Send and Sent are two different tenses of the same verb and that is ‘send’. A verb refers to a word that states or asserts something about a person or a thing.
Table of Contents
A verb may tell us about what a person or thing is, what the person or the thing does and what is done to a person or thing.
Send vs Sent
The difference between send and sent is that the former is the present tense of the verb ‘send’. The latter on the other hand, is the past tense of the verb ‘send’. The word ‘send’ is used in a sentence to refer to what a person or thing does. Whereas, the term ‘sent’ is used to give an account of what a person or thing is or what is done to a thing or a person.
The word ‘send’ is mainly used to describe what a person or thing does. It is applied in a sentence that describes an activity happening at present. It means ‘to cause or order something or someone to go or be conveyed’. For example:
- Do send me a message when you are fully dressed.
- You should send your brother to a coaching class.
The term ‘sent’ on the other hand, refers to what a person or a thing is or what is done to a person or a thing. It is the past tense of the word ‘send’. For example:
- The gift was sent to her the previous day.
- I had sent my brother to our parental home to meet our ailing grandmother.
|Parameter of Comparison||Send||Sent|
|What is it?||A verb||Conjugation of verb|
|Grammatical usage||As a verb and a sentence in active voice.||Verb, adjective and a sentence in passive voice|
|Sentence Construction||Applied before the beginning of completion of an action.||Applied after the beginning of completion of an action.|
When to Use Send?
It is a word in the English language that means “to convey something” or “to order or cause something or someone to go”. The word has been originally derived from two different Proto-Germanic words- sandijanan and sandaz.
Sandijanan means “journey” or “go”. While Sandaz means “something that is sent”.
However its archaic form or the form that was used in Old English is sendan meaning “to throw”, ”send” or “send forth”. It is linked to the Dutch word Zenden.
Some of the major synonyms of the word ‘send’ are ‘convey’, ‘dispatch’, ‘deliver’, ‘forward’ or ‘direct’.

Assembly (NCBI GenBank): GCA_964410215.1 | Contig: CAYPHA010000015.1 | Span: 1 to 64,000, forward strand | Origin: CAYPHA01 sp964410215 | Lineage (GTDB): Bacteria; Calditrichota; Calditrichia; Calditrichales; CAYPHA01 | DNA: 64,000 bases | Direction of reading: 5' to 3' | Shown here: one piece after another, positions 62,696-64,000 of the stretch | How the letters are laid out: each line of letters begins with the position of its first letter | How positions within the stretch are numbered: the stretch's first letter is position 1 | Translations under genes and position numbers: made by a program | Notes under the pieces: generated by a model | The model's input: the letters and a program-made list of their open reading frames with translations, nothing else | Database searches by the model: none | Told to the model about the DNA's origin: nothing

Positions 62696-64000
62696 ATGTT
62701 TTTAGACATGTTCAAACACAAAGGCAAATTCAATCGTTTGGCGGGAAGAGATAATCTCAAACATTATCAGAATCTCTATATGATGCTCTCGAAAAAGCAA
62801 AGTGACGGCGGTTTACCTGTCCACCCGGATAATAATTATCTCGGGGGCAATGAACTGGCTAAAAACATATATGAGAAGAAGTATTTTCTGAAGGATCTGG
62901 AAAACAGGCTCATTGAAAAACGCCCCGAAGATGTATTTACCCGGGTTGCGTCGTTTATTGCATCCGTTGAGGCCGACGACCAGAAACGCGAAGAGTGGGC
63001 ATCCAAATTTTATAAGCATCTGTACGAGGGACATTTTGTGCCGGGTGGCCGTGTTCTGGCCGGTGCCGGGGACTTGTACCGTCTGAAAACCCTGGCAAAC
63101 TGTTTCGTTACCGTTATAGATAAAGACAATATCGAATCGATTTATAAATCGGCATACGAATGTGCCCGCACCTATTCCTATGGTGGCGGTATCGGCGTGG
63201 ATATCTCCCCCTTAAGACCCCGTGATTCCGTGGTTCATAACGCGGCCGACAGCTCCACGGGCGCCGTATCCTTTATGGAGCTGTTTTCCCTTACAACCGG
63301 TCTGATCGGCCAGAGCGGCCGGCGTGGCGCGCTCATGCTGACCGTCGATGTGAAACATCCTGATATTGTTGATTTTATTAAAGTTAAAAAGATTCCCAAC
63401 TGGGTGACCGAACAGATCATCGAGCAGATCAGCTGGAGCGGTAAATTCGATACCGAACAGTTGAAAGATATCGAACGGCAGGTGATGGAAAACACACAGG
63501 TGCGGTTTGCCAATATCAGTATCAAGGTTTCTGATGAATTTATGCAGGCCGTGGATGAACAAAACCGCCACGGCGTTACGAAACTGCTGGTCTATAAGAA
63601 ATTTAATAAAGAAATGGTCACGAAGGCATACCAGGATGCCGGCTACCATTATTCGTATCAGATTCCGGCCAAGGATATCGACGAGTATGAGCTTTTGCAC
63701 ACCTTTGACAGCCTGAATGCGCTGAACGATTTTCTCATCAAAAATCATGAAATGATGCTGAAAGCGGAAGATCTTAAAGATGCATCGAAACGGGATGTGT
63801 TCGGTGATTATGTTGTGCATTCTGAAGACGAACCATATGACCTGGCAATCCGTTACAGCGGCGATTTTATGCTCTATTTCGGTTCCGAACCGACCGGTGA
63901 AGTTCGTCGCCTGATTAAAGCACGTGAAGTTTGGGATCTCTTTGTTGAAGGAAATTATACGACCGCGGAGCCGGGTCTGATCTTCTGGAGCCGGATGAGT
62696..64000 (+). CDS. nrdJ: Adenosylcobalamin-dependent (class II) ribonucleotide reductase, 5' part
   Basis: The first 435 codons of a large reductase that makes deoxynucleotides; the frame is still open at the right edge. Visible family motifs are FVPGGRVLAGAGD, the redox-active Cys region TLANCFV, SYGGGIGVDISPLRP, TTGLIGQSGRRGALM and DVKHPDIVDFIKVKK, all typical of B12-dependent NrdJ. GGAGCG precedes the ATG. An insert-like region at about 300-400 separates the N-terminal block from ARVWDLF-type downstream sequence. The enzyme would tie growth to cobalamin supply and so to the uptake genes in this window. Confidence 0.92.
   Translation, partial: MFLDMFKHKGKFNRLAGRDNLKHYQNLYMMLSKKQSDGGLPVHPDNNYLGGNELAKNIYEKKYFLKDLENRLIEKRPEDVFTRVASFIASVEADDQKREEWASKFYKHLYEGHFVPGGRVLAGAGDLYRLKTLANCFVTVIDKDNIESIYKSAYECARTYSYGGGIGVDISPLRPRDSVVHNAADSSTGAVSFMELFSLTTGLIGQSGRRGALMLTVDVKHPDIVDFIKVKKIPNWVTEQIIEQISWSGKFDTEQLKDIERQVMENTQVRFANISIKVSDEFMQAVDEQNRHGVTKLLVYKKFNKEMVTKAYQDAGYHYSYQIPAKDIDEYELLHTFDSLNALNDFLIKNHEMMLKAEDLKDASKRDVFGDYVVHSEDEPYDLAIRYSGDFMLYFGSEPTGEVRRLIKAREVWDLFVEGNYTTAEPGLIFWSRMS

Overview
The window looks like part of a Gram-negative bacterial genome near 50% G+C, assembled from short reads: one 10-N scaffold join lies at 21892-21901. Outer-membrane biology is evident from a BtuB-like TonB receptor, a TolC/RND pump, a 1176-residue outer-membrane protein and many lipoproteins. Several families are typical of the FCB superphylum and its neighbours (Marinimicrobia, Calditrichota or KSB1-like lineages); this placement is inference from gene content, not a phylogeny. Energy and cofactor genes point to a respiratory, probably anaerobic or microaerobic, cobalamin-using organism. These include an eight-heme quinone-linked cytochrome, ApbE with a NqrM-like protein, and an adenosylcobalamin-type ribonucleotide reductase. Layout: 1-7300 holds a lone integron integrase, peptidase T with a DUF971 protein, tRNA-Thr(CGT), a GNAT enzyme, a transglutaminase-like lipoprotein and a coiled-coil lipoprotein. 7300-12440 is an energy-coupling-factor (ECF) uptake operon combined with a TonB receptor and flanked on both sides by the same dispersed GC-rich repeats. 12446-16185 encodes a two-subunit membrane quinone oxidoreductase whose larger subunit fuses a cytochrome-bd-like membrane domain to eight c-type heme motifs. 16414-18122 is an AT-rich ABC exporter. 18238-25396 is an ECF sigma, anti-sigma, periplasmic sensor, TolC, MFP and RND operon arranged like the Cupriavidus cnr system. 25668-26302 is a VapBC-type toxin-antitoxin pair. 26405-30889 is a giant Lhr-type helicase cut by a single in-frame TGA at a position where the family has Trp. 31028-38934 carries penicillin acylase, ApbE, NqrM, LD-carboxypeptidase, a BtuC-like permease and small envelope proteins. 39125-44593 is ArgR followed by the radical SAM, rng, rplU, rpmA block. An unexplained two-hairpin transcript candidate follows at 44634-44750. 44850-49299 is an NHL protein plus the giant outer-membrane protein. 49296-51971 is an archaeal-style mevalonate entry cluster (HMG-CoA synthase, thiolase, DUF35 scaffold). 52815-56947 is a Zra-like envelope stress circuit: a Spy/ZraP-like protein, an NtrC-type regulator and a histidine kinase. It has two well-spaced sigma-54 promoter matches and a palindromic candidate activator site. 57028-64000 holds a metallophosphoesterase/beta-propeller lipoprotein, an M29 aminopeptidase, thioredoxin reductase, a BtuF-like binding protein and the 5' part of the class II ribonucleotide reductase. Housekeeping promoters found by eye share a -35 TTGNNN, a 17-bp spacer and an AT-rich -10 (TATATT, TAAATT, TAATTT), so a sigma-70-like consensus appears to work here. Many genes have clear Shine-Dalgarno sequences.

In sentence construction, it is used as a verb, both transitive and intransitive. However, it is an irregular verb which means that its spelling changes when it is used in sentences reflecting simple past tense (V2) or past participle (V3).
The word is used in a variety of contexts. Some of the major contexts in which the term is applied are as mentioned below:
- To order or make someone or something to go. For example:
- Do send your assignment by tomorrow.
- Send your blessings so that I can pass the exam with flying colours.
- To make something to happen. For example:
- Whatever fate may send is fine by me.
- To deliver something by a medium of communication. For example:
- Send your work by email.
- She sends a letter to her mother every week.
As evident from the above-mentioned examples, the word ‘send’ is mainly used to refer to an action that has not yet begun or ended. And it is used in an active voice.
That is to say, it shows that the person or the thing denoted by the subject is the doer of an action.
‘Send’ is the present tense of the main word. It has a future continuous tense and a continuous tense which is ‘sending’. The continuous tense refers to an ongoing action. For example:
- She is sending an SMS to her father.– Present Continuous Tense
- She will be sending an SMS to her father.- Future Continuous Tense
When to Use Sent?
It is the past tense and an inflexion of the verb ‘send’. Although it is mainly used as a verb, it can also be used as an adjective. In the form of an adjective, it is used to refer to “something that is on its way to a particular destination”. For example:
- It was a heaven-sent opportunity.
As a verb, it acts as both, the simple past tense and the past perfect tense of the word ‘send’. It also acts as the past continuous and past perfect continuous tense of the main word. For example:
- He sent a gift to his sister. – Simple Past Tense
- He was being sent to a rehabilitation centre.- Past Continuous Tense
- I had sent you remarks on the topic yesterday itself.– Past Perfect Tense
- The assignment had been sent to the teacher much before the expiry of the deadline.- Past Perfect Continuous Tense.
Two things are clear from the above-mentioned examples:
- The word ‘sent’ is used to refer to an action that has either already begun or already ended.
- It is used in the passive voice which means it depicts that something is done to the thing or the person implied by the subject.
Another usage of the term ‘sent’ is in the form of a noun. But in its noun form, it assumes a completely different meaning. It is used to denote “a currency unit of Estonia that is equivalent to a hundredth of one kroon”.
Main Differences Between Send and Sent
- Both ‘send’ and ‘sent’ are verbs. But the word ‘sent’ is an inflexion of the verb ‘send’.
- ‘Send’ can be used only as a verb. But ‘sent’ can be used as both, a verb and an objective.
- ‘Send’ is used in an active voice that is when the subject of a given sentence is the performer of the action. While ‘sent’ is used in the passive voice, that is when the subject of a particular sentence is acted upon.
- In sentence construction, ‘send’ is used before the beginning or before the completion of an activity. While ‘sent’ is used after the task has begun or ended.
- The homophone of ‘send’ is ‘scend’ meaning “the act of rising upward on a swell or wave”. While the homophones of ‘sent’ are ‘cent’ meaning “a hundredth part of the dollar or other metric unit of currency” and ‘scent’ meaning “a distinct and often pleasant odour or fragrance”.
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